The virtual gauntlet has been thrown down! With its acquisition of Cloud.com, Citrix Systems is sending notice to VMware, Amazon, and other cloud players it’s ready to take on the next-generation of the cloud.
Citrix’s acquisition of the Cloud.com (terms were not disclosed) will see the latter’s CloudStack product line integrated into Citrix’s cloud infrastructure portfolio to help providers of all types deploy and manage cloud services that are scalable, secure, and open by design, officials said. Essentially, the acquisition will help Citrix round out its cloud portfolio by way of providing a means to build both public and private clouds.
“It does pit Citrix against Amazon and VMWare but it also increases Citrix’s market share in the cloud substantially. With clients such as Go Daddy and Zynga, Citrix has become major cloud player with one acquisition,” she said. “For existing Citrix partners, they will benefit from the additional product offerings – specifically in the popular and growing cloud market. They have an expanded services offering for their clients, and in some cases, are now able to compete in the cloud.”
Warren added her only criticism is that this market is getting “pretty crowded”.
“Obviously, Cloud.com was already competing in the market so the number of vendors hasn’t increased but with the partner channel Citrix has, the number of competitors will increase,” she remarked. “The competitive nature will streamline prices. Good for end users, of course, but channel partners will feel pricing-pressure.”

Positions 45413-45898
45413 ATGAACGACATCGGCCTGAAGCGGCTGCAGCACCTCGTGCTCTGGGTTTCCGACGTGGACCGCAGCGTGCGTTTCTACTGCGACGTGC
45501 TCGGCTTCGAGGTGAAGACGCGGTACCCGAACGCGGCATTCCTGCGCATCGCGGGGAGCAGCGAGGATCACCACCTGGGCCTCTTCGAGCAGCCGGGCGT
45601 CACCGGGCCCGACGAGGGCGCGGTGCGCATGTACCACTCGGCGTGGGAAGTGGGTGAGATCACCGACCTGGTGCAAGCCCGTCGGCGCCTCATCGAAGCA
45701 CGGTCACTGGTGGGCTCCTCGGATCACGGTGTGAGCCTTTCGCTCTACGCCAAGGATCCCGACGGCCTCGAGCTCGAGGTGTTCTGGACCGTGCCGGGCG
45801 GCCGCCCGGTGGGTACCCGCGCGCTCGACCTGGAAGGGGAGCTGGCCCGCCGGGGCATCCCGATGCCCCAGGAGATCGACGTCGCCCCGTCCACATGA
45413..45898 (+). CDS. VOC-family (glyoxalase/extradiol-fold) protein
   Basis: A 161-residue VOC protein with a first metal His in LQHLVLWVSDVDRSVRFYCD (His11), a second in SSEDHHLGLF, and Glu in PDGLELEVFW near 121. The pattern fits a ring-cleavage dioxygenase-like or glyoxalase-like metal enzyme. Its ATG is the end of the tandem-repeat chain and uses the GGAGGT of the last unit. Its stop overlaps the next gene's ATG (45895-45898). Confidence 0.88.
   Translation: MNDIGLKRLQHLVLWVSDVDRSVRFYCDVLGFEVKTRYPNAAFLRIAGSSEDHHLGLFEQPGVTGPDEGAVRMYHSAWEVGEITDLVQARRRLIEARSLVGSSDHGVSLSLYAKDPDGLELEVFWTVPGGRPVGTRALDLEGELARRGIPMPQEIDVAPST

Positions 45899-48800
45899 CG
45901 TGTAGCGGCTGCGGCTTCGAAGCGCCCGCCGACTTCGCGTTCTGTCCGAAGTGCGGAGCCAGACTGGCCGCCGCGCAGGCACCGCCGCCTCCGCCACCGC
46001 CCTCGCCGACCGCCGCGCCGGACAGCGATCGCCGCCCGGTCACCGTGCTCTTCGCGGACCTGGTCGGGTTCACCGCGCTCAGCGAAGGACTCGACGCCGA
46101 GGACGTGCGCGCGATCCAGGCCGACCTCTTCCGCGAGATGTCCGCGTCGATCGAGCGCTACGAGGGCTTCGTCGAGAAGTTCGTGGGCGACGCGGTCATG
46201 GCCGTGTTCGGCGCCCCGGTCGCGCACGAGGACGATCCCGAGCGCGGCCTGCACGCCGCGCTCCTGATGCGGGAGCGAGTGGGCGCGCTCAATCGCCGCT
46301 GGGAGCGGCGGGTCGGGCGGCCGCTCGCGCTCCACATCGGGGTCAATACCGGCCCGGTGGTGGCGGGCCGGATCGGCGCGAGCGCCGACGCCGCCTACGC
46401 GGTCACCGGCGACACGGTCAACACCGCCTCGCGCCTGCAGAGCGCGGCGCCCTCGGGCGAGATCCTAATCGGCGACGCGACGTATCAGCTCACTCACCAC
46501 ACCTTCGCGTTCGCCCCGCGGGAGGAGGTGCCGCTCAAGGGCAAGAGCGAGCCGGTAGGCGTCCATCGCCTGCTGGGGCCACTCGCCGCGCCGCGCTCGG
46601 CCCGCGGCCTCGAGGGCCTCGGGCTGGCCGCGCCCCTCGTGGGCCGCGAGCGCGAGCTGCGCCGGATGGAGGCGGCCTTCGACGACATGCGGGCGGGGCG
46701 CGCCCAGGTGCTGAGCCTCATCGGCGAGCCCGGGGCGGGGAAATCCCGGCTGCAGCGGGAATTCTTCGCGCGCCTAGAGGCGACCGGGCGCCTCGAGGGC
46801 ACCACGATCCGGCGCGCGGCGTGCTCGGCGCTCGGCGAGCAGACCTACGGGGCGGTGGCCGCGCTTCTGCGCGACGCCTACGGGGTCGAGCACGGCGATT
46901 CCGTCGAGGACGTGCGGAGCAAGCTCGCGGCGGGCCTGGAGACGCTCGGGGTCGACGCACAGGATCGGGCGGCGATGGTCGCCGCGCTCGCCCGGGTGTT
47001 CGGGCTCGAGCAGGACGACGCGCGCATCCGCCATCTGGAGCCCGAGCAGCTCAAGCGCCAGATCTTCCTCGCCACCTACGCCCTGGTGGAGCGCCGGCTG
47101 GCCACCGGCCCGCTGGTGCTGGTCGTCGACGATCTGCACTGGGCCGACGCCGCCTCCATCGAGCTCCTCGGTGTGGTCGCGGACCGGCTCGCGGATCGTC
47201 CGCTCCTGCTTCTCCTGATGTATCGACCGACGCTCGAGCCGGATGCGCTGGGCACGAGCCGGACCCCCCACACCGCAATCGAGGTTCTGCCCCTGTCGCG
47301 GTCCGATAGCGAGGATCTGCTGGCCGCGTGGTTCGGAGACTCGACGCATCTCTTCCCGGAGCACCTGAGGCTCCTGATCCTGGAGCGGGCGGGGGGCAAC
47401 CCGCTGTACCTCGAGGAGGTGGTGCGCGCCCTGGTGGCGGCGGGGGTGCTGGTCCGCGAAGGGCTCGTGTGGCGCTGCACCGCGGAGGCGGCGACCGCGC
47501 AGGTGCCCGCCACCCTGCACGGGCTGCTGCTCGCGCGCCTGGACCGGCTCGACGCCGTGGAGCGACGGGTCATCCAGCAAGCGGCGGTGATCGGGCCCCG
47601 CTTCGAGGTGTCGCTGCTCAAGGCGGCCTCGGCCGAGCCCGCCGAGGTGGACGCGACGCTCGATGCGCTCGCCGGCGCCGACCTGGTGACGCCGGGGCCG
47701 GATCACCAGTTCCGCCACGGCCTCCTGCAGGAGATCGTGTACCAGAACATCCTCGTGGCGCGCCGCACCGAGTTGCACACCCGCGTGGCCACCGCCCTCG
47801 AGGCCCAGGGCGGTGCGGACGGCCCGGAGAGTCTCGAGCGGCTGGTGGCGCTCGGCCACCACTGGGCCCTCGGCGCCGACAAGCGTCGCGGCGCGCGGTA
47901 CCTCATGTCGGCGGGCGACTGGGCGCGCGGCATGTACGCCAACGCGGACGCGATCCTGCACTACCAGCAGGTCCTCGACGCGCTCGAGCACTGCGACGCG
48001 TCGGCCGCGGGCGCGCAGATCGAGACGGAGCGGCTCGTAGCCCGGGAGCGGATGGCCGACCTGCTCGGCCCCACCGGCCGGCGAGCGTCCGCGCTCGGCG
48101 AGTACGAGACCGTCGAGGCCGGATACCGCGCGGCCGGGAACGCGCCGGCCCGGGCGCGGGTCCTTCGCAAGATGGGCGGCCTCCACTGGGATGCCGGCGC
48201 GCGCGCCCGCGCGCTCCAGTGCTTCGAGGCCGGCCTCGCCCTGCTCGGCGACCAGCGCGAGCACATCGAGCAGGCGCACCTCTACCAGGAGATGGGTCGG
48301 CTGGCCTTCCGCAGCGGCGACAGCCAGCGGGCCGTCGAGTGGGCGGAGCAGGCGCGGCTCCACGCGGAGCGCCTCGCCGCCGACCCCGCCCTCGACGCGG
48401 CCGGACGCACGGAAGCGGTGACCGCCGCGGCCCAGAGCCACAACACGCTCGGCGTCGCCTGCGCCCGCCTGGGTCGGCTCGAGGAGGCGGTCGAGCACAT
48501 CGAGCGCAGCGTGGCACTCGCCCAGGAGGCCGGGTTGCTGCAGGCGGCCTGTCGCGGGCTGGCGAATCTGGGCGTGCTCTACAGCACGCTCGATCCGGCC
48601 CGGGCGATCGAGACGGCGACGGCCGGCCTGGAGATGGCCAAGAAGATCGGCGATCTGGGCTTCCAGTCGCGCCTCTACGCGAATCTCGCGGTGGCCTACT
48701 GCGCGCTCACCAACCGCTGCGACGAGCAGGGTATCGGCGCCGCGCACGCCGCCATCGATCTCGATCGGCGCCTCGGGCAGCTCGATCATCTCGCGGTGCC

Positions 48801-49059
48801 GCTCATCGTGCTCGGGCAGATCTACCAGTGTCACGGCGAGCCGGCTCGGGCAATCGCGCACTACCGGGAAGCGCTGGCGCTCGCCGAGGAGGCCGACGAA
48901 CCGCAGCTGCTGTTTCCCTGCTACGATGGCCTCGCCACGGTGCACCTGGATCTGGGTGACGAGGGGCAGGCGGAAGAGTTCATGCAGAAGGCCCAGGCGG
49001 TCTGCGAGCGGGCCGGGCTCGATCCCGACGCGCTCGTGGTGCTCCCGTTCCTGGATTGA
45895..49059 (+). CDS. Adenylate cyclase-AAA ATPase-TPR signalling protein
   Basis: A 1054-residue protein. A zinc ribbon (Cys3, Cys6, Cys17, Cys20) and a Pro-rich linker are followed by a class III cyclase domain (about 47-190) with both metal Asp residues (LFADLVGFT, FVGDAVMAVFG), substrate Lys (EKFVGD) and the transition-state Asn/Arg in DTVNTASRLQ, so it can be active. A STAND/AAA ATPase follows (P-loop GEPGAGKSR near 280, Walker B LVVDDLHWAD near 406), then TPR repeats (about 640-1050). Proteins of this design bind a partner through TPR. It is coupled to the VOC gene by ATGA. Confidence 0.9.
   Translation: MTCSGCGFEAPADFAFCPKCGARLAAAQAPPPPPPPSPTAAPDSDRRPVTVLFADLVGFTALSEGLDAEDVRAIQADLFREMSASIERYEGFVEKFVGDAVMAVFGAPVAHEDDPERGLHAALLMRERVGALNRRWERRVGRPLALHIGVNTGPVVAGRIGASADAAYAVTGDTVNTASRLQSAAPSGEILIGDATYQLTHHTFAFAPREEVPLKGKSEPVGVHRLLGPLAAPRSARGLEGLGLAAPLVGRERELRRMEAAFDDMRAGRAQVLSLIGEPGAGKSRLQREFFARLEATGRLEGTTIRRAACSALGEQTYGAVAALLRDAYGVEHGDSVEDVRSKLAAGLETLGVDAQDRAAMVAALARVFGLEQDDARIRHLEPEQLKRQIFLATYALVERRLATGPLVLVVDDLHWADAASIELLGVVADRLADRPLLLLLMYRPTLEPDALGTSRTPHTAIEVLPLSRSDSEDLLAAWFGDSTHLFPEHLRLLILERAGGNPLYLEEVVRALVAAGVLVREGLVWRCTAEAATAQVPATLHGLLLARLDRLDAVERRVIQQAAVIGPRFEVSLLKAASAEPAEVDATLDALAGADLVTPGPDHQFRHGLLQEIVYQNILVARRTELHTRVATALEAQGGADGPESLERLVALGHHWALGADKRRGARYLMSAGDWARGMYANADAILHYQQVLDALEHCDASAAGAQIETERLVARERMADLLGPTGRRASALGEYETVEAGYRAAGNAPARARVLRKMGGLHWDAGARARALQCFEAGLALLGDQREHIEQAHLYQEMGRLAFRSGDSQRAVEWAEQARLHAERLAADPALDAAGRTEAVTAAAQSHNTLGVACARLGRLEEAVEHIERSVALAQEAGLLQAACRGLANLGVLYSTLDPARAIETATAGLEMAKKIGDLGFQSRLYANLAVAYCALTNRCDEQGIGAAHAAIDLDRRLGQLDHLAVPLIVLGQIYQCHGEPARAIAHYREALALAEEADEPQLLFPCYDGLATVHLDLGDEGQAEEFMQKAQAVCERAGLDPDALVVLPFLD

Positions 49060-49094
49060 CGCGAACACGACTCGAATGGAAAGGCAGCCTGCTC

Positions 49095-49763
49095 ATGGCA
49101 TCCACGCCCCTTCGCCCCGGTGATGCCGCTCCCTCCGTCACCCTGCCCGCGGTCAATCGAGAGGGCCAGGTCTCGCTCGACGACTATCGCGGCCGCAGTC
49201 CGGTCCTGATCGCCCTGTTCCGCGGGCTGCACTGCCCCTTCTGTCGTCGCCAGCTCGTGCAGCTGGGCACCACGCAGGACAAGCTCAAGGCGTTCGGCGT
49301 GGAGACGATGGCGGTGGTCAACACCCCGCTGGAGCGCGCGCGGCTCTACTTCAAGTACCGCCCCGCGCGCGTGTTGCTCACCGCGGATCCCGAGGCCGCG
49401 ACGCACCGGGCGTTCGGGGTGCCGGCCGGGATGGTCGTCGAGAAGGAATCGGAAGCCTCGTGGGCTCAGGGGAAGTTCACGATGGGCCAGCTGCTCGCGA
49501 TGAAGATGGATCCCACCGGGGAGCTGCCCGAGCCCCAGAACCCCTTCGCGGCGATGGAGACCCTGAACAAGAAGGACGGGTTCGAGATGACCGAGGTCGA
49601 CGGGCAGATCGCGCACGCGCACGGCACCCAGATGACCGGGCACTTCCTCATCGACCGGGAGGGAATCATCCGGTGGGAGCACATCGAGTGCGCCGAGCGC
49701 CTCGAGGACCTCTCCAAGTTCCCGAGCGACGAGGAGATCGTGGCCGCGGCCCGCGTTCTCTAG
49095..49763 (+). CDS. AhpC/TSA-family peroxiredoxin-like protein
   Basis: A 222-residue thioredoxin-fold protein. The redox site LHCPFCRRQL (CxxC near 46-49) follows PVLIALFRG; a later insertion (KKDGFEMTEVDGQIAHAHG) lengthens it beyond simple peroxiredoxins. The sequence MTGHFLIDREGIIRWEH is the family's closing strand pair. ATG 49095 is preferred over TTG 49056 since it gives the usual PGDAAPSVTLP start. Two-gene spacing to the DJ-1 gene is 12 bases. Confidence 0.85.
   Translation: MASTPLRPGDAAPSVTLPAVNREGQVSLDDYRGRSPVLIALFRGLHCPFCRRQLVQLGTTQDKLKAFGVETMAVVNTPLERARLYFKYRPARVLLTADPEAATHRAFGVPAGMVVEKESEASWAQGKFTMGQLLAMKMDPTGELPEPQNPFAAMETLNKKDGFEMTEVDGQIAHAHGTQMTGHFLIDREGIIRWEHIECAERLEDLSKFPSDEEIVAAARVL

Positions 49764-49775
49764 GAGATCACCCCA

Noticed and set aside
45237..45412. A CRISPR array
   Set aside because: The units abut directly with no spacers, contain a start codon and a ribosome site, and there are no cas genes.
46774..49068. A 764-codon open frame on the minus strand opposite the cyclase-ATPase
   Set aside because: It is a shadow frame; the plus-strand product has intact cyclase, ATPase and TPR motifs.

The transition from the PC era to the cloud era is expected to fuel a massive build out in cloud infrastructure, reportedly creating a new market projected to exceed $11 billion (US) by the end of 2013.
“This is a very strategic acquisition and it accelerates what we’re doing in the cloud infrastructure marketplace,” remarked Sameer Dholakia, former CEO of VMLogix turned Citrix general manager. Dholakia will head Citrix’s new Cloud Platform Product Group. “It’s also critical for us to enable organizations that are taking advantage of transitioning to the cloud . . . the Cloud.com team has been very successful at establishing themselves as a market leader in this space.”
The Cloud.com product line is not a traditional enterprise server virtualization platform with cloud management layered on top. It is a hypervisor-agnostic solution designed from the ground up, officials said.
And it answers the call from Citrix’s channel community eager to ramp up their cloud practices.
“Citrix is continuing to build on our cloud infrastructure product line. We’re serious about bringing the simplicity and economics of on-demand IT to our customers and partners. This is another step in realizing that vision,” Tom Flink, Citrix’s vice-president, worldwide channel & market development, told ChannelBuzz.ca. “Over the next six months we’ll be working hard to integrate the Cloud.com products into the Citrix portfolio along with the integration work we’re continuing to do with Microsoft.
“For our partners that are investing time, energy, resources into Citrix, this is going to create more opportunity for them to deliver more value to customers.”